Ethnic minority citizenship and the Japanese Constitution
|Collections||Constitutions and Human Rights in a Global Age Symposium : An Asia-Pacific Perspective (2001)|
|Title:||Ethnic minority citizenship and the Japanese Constitution|
|Keywords:||democracy;human rights;refugees;Korea;Janapese Constitution;pariahs;citizenship;ethnic minority;right of asylum;globalised;stateless people;plural nationalities|
|Publisher:||Research School of Pacific and Asian Studies, Division of Pacific and Asia History, The Australian National University.|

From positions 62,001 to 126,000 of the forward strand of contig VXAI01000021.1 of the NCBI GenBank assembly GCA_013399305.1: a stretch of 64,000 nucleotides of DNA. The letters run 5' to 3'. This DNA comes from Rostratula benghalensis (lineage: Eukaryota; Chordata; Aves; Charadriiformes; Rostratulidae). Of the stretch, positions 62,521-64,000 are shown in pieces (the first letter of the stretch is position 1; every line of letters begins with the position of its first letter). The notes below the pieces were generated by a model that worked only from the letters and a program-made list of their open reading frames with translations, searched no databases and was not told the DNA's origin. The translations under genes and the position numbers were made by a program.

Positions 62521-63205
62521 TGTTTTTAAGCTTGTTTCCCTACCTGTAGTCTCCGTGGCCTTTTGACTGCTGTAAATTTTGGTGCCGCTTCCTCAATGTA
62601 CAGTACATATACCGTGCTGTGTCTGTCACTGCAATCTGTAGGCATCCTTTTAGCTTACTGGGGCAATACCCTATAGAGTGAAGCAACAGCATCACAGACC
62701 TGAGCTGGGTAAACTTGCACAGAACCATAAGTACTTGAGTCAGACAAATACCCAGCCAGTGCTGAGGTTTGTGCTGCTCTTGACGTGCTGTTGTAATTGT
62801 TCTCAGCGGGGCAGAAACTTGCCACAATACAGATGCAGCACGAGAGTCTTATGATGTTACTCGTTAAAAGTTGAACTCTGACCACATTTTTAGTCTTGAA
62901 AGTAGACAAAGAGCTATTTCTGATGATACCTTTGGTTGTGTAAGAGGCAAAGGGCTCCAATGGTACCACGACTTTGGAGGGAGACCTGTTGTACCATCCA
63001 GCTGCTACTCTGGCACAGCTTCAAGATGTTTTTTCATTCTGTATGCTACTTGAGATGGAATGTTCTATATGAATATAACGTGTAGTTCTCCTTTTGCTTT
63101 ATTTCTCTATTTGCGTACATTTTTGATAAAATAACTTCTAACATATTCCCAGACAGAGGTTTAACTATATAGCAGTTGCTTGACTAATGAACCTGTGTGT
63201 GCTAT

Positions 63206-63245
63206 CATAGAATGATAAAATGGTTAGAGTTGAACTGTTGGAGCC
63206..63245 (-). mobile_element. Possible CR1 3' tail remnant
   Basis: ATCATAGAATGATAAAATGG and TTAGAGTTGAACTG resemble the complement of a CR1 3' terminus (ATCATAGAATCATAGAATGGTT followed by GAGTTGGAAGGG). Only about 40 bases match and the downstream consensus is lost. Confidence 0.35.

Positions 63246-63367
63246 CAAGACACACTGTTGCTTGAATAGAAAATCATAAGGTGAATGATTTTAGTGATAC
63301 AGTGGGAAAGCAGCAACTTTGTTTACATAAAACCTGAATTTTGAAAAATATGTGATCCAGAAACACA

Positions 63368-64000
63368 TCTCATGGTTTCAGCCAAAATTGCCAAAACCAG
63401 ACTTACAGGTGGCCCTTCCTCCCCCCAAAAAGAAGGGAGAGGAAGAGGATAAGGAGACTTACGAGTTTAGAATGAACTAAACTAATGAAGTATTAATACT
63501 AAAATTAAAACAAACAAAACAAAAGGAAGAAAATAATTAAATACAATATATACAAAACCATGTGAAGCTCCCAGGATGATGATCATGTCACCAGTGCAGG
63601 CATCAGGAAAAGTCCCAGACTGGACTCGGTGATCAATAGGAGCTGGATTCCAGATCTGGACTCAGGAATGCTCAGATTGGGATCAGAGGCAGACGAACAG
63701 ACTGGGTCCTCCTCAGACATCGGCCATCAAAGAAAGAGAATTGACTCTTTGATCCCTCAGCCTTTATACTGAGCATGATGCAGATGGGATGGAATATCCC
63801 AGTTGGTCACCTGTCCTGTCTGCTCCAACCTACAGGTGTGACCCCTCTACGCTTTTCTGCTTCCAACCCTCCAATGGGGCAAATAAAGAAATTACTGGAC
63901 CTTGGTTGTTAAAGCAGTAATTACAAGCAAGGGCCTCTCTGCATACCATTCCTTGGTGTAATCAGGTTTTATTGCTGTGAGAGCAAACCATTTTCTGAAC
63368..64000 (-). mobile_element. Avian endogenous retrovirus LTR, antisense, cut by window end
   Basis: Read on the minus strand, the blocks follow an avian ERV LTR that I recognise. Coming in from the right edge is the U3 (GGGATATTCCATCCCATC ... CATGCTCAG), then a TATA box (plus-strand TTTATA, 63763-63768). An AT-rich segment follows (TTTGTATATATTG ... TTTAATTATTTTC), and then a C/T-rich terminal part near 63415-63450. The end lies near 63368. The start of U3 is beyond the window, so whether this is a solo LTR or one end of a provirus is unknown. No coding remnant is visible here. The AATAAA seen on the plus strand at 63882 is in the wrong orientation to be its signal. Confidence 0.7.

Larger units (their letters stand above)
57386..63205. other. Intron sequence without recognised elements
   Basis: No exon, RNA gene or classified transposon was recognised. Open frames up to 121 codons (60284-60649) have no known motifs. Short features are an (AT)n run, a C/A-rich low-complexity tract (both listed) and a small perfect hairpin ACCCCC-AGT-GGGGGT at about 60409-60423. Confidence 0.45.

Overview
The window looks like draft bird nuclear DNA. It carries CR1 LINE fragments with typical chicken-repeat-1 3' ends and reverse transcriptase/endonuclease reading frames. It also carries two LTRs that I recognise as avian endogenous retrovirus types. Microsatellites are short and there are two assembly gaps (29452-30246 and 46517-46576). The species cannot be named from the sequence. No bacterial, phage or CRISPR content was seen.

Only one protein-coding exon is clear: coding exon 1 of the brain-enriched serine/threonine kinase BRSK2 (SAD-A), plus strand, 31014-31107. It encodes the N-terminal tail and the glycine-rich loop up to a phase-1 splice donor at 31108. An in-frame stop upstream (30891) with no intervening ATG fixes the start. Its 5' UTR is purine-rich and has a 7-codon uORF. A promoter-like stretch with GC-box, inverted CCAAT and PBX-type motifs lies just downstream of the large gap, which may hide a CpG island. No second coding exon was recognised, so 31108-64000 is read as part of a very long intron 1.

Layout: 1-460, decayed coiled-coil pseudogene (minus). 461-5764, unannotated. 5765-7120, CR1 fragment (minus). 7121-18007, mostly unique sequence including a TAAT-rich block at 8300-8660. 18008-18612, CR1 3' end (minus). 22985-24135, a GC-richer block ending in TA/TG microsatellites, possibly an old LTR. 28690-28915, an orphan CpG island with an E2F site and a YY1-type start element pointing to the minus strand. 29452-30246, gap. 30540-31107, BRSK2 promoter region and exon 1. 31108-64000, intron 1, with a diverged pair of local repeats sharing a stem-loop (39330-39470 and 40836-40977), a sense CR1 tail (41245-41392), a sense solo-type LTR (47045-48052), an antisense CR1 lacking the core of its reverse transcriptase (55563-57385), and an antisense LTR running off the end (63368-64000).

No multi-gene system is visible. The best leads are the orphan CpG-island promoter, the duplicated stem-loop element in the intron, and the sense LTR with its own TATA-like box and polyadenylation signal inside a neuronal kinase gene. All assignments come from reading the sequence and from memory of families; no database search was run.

[Conclusion]: Thus ethnic minorities in Japan remain like pariahs lacking what Arendt calls a public life, and are therefore denied any footing in the human world. How can one possibly find a way out of this situation in which so many people lack even the basic human condition and are without publicly secured human relations in general? It could be said that an infringement of human rights occurs not only when at least one of the rights listed as a human right is violated, but also when people lose their footing in the human world. If this is so, it will be necessary to create a more open public sphere in order to guarantee human rights. As a first step, the rights of citizenship must be made more accessible by having them accrue not only to a single exclusive state community, but also to multiple communities. In concrete terms, this means the establishment of a system and form of citizenship which positively guarantees plural nationalities (i.e. the possession of more than one nationality by a single individual). In order to make this possible, there must be a regional order in Northeast Asia, in which more than one state community can share the principle of national sovereignty. Korea and Japan would form the initial core of such a regional order. Exactly how this can be achieved and what form it should take are matters for investigation henceforth.
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